Not all patients are candidates for DIEP flap breast reconstruction: this option may not be available in patients who have had certain previous abdominal operations, patients with certain medical problems or patients who are either obese or very thin.

DIEP flap breast reconstruction is a major operation that requires more time in the operating room and a longer hospital stay (usually three to five days total). In addition, there may be a longer recovery time after leaving the hospital.

Nipple Reconstruction

In general, the nipple and areola (colored skin around the nipple) is removed at the time of mastectomy. These are reconstructed at the time of the secondary outpatient operation, usually using local available tissue. A small skin graft from the abdomen or groin may also be required. If, after the nipple reconstruction, the color of the reconstructed areola doesn’t match the opposite breast adequately, this can be improved with a tattoo procedure. Frequently, skin grafted tissue will be slightly darker in color and will simulate the normal areola.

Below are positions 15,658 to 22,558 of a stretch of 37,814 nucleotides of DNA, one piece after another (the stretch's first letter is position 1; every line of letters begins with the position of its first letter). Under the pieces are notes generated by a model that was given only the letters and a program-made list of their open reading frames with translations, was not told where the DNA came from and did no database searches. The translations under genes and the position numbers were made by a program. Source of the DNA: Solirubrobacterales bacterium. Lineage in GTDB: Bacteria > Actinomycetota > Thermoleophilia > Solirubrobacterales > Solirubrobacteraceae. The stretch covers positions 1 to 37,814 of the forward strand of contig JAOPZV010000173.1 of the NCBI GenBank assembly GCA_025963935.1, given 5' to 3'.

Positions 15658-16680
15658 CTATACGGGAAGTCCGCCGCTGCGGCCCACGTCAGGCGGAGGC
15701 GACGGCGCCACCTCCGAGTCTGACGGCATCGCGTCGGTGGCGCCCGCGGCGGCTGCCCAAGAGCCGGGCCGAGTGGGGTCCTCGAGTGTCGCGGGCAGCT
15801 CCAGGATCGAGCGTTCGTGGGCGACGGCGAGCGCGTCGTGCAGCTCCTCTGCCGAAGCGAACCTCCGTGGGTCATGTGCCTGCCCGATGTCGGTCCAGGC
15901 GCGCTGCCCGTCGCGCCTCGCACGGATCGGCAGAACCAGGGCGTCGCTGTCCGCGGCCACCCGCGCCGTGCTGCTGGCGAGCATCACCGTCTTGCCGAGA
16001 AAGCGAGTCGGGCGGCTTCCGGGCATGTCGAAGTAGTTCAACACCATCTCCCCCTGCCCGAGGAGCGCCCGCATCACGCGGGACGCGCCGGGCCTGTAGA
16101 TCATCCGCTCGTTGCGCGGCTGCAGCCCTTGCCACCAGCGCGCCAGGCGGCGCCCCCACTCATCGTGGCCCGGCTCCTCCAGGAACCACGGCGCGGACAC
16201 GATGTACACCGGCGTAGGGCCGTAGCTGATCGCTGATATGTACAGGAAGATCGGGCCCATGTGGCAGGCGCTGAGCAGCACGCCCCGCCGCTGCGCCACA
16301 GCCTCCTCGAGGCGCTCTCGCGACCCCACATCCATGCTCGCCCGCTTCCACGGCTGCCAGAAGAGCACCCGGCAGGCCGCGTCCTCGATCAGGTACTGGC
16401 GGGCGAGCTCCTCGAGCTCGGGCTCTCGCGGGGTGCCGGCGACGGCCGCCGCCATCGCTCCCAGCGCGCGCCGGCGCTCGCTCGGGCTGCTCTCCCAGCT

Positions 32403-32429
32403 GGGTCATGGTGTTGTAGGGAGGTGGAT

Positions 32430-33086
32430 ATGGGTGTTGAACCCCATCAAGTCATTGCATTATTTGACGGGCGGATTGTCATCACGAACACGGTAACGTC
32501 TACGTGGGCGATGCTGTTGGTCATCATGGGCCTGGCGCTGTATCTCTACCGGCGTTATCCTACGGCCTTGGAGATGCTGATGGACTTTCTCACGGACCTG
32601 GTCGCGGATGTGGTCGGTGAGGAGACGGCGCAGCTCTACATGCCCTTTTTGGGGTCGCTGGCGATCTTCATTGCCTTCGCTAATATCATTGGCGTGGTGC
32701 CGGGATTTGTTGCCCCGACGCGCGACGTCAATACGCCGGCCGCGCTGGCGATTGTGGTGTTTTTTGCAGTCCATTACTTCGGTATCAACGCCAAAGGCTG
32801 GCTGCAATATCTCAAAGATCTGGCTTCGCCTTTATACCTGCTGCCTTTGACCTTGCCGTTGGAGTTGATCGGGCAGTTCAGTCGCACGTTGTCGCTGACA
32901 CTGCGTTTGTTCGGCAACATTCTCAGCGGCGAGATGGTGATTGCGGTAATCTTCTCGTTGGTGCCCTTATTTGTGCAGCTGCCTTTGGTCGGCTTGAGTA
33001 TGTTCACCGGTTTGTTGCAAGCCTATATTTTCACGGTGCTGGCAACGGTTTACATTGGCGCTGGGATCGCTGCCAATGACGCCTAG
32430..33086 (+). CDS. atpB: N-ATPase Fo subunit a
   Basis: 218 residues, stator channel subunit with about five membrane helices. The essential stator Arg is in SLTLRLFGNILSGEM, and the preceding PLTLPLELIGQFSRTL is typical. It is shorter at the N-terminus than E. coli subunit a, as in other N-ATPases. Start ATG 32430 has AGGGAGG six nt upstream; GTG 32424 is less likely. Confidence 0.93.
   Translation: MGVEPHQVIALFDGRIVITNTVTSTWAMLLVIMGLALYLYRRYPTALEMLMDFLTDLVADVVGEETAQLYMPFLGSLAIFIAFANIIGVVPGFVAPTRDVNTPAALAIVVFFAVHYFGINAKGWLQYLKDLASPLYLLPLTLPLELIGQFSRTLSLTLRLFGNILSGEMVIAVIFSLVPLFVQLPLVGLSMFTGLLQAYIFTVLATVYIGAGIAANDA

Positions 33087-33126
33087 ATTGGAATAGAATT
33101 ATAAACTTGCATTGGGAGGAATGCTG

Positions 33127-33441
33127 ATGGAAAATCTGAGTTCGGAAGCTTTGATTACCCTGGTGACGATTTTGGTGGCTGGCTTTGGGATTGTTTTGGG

Your Breast Reconstruction Consultation

At your initial breast reconstruction consultation, I will review with you your medical history, breast pathology, treatment plans of your breast surgeon and your goals for reconstruction. I will perform a physical exam including an assessment of your opposite, uninvolved breast and the quantity and quality of tissues available for reconstruction. Pre-operative photographs are taken which will become part of your record. These are necessary for pre-operative planning, execution and follow up of your reconstruction.